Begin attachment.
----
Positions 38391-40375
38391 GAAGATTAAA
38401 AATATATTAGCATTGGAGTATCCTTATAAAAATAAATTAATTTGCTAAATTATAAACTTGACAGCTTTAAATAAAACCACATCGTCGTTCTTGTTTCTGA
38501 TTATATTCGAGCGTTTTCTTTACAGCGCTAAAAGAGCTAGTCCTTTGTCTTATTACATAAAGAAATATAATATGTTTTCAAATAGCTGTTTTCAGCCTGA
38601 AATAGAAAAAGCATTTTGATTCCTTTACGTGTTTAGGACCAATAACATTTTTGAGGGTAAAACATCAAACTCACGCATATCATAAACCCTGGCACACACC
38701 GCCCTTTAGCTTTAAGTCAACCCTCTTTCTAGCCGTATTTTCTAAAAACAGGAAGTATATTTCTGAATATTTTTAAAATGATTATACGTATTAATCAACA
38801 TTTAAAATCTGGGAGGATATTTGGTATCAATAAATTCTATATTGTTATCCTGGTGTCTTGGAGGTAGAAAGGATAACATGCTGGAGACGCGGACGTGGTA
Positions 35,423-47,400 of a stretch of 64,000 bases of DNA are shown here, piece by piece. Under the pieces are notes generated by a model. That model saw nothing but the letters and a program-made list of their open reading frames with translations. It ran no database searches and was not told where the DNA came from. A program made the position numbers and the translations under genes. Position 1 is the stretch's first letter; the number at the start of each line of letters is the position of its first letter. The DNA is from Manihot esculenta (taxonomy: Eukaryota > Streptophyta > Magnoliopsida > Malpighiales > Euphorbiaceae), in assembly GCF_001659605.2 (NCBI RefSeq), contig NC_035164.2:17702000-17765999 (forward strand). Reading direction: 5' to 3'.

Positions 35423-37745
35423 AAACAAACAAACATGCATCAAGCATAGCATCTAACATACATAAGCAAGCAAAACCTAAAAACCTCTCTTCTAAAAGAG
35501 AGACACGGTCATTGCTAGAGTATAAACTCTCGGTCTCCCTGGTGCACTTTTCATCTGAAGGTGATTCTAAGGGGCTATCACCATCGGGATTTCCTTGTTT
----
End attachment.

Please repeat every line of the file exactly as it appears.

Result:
Positions 38391-40375
38391 GAAGATTAAA
38401 AATATATTAGCATTGGAGTATCCTTATAAAAATAAATTAATTTGCTAAATTATAAACTTGACAGCTTTAAATAAAACCACATCGTCGTTCTTGTTTCTGA
38501 TTATATTCGAGCGTTTTCTTTACAGCGCTAAAAGAGCTAGTCCTTTGTCTTATTACATAAAGAAATATAATATGTTTTCAAATAGCTGTTTTCAGCCTGA
38601 AATAGAAAAAGCATTTTGATTCCTTTACGTGTTTAGGACCAATAACATTTTTGAGGGTAAAACATCAAACTCACGCATATCATAAACCCTGGCACACACC
38701 GCCCTTTAGCTTTAAGTCAACCCTCTTTCTAGCCGTATTTTCTAAAAACAGGAAGTATATTTCTGAATATTTTTAAAATGATTATACGTATTAATCAACA
38801 TTTAAAATCTGGGAGGATATTTGGTATCAATAAATTCTATATTGTTATCCTGGTGTCTTGGAGGTAGAAAGGATAACATGCTGGAGACGCGGACGTGGTA
Positions 35,423-47,400 of a stretch of 64,000 bases of DNA are shown here, piece by piece. Under the pieces are notes generated by a model. That model saw nothing but the letters and a program-made list of their open reading frames with translations. It ran no database searches and was not told where the DNA came from. A program made the position numbers and the translations under genes. Position 1 is the stretch's first letter; the number at the start of each line of letters is the position of its first letter. The DNA is from Manihot esculenta (taxonomy: Eukaryota > Streptophyta > Magnoliopsida > Malpighiales > Euphorbiaceae), in assembly GCF_001659605.2 (NCBI RefSeq), contig NC_035164.2:17702000-17765999 (forward strand). Reading direction: 5' to 3'.

Positions 35423-37745
35423 AAACAAACAAACATGCATCAAGCATAGCATCTAACATACATAAGCAAGCAAAACCTAAAAACCTCTCTTCTAAAAGAG
35501 AGACACGGTCATTGCTAGAGTATAAACTCTCGGTCTCCCTGGTGCACTTTTCATCTGAAGGTGATTCTAAGGGGCTATCACCATCGGGATTTCCTTGTTT